Becoming a new mother is the beginning of a lifelong chapter, whether you are a public figure or not.
The theAsianparent had the pleasure of chatting with Member of Parliament, Ms Tin Pei Ling, who recently welcomed her baby boy, Ng Kee Hau, on 5 August 2015. Ms Tin represents the MacPherson ward.
While she took time off her confinement period (the first month after delivery where mothers are supposed to recuperate and bond with their newborn) for this interview, it seems that she is already up and about due to her work commitments.
Our privileged chat over coffee with new mum, Ms. Tin Pei Ling.
We caught up with her to find out how the past three weeks have been for her as a new mum.
This is the first installation of a two-part interview series and has been edited for clarity and brevity.
Hello, Ms Tin. Thank you for taking time to meet with us. How has motherhood been for you?
Hello. It’s been a beautiful journey spending time with my baby. I’ve been learning to understand what he needs when he cries, breastfeeding him, and picking up tips from the confinement nanny like how to bathe him.
What was your labour like?
I first experienced some contractions in the afternoon of 4 Aug, and I was trying to be garang (tough) and didn’t want an epidural. I wanted minimal intervention, as some people have shared that there might be repercussions when I get older. I also wanted to recover quickly because there was speculation that the General Elections (GE) was around the corner.
Two hours after contractions started, though, I opted for epidural as the pain was too much. I initially used the Transcutaneous Electrical Nerve Stimulation (TENS) machine and I even tried the laughing gas for pain management, but I could not tahan (bear it/tolerate it). They eventually found an anaesthetist who administered the epidural, which certainly helped with the pain.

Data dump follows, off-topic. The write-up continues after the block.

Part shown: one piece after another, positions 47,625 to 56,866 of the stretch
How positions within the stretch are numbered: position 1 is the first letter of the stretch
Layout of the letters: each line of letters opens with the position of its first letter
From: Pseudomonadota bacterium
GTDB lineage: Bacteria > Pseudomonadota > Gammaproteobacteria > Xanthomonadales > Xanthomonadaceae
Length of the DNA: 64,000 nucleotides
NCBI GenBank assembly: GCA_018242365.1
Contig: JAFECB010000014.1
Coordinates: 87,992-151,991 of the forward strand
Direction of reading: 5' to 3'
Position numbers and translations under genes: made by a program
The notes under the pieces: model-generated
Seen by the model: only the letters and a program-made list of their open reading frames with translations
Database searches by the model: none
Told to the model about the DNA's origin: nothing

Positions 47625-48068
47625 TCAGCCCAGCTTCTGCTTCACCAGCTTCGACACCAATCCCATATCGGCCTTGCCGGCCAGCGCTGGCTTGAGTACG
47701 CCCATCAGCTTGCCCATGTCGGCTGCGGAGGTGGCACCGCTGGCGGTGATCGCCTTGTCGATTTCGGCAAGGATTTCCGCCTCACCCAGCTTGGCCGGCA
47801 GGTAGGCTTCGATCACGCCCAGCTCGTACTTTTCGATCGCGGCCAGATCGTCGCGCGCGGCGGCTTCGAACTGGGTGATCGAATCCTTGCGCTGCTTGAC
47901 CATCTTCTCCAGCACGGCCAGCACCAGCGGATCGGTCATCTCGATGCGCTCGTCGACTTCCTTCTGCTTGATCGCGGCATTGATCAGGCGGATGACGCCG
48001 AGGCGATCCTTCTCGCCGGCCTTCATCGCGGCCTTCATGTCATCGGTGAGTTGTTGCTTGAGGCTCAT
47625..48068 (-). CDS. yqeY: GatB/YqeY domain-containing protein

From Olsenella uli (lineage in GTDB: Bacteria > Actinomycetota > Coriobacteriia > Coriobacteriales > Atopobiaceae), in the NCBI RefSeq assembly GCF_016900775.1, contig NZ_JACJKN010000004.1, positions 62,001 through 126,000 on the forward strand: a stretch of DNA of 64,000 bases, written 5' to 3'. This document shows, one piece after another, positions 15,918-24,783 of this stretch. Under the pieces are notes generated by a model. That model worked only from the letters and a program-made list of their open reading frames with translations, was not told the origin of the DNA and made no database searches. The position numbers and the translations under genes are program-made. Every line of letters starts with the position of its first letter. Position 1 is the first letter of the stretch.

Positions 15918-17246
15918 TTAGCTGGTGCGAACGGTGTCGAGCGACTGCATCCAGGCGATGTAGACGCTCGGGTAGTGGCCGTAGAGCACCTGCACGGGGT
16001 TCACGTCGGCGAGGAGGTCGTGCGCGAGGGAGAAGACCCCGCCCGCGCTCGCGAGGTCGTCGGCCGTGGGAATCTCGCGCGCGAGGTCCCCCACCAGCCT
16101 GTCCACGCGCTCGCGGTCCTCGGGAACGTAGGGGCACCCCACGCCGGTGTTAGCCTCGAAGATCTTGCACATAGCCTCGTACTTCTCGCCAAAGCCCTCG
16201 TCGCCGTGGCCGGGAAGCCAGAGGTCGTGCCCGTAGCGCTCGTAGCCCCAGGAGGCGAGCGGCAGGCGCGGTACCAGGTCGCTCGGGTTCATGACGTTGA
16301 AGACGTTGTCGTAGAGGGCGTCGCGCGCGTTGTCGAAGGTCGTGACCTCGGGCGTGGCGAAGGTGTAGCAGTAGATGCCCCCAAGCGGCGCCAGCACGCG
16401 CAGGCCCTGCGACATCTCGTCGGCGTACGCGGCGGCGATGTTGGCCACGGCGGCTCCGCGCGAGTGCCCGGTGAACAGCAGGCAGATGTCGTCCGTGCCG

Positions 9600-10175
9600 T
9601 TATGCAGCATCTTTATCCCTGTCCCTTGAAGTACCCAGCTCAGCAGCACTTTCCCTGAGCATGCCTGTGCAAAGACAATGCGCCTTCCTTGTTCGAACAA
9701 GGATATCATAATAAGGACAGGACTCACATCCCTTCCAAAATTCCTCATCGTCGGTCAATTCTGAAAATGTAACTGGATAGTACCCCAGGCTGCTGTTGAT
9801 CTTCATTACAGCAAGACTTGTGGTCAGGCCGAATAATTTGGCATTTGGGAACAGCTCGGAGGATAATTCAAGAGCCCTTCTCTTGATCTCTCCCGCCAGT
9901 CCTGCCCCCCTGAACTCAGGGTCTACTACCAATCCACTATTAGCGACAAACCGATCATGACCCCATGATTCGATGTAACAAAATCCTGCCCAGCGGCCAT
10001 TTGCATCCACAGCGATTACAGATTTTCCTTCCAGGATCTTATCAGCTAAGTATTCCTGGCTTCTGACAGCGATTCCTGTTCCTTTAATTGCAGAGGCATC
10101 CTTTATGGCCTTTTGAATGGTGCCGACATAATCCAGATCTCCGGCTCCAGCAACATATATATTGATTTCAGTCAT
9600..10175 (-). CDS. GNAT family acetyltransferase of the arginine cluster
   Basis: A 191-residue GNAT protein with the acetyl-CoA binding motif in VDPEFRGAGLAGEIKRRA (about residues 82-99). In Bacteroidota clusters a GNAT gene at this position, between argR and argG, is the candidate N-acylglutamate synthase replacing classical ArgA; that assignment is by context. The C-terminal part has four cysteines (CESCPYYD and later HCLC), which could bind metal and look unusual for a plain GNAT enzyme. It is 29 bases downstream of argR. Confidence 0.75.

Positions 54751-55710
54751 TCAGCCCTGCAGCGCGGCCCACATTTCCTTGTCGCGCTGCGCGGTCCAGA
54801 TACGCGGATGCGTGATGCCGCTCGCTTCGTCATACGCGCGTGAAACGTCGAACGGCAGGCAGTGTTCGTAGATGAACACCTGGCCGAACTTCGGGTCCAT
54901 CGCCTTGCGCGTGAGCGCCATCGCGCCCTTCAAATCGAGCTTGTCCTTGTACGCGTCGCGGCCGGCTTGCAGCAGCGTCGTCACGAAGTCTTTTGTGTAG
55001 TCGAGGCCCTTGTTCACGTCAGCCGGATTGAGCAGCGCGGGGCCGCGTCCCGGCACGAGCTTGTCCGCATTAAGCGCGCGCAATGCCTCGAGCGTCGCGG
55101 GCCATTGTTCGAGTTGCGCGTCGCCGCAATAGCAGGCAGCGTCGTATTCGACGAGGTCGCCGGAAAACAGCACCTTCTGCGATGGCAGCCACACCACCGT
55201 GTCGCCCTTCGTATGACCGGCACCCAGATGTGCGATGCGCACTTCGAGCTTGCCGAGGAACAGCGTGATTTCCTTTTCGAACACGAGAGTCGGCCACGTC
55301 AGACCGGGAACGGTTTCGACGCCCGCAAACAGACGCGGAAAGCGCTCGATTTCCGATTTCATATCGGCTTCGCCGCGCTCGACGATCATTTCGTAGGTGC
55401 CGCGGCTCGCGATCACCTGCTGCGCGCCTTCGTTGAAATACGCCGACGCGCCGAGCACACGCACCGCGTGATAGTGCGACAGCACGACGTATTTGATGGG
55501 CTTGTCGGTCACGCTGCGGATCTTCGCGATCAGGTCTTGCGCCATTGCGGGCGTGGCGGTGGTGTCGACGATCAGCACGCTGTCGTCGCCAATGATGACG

The contractions continued past midnight and it was already in the wee hours of 5 August. After an hour and a half of pushing, I was just too tired. So in the end we used the suction vacuum and fairly soon after I pushed, the baby was born, 12 hours after labour started!
I insisted on skin-to-skin contact as soon as possible and the baby was on me for about an hour.
Was your husband, Mr. Ng How Yue in the labour ward with you? How did you feel when you first saw your baby?
Yes, hubby was in the labour room. In the beginning, he wasn’t so sure what he needed to do, but towards the end, he was the cheerleader. He would tell me, “Coming, I can see it!” We attended prenatal class, so there was some sort of prep, but until the actual day, nobody knew what really happens in childbirth.
He cut the umbilical cord and there was a lot of blood after delivery – all was good. He did not cry; he does not usually get too emotional as he’s generally quite cool.
The first moment I saw my son, I was relieved that he’s safely out. I was also really very exhausted. There was also an overwhelming emotion – and I thought to myself “this is my son”. He’s finally here, right in front of me, on me. He was 3.56 kg and I could feel the weight – it was like this is real. I felt a sense of achievement at that point.
Did you have a birth plan?
We did actually! But in the end, it was I who could not follow it.
For example, I indicated that I did not want to have an epidural and an episiotomy. But in the end, I requested those. I respect those who did not take epidural but don’t know how they take it. I don’t know how they tahan.
Emeritus Senior Minister Goh Chok Tong, visiting baby Kee Hau and mummy Tin Pei Ling. Source: Channel NewsAsia
Did you bank your baby’s cord blood?
Yes, we did. Initially, we were not sure if it would be possible as we wanted to have delayed clamping. We wanted to make sure that he has a good start.
Thankfully there was enough blood volume so we managed to bank it in. We informed the doctor to practice delayed clamping and he did so for a minute.
Are you currently breastfeeding?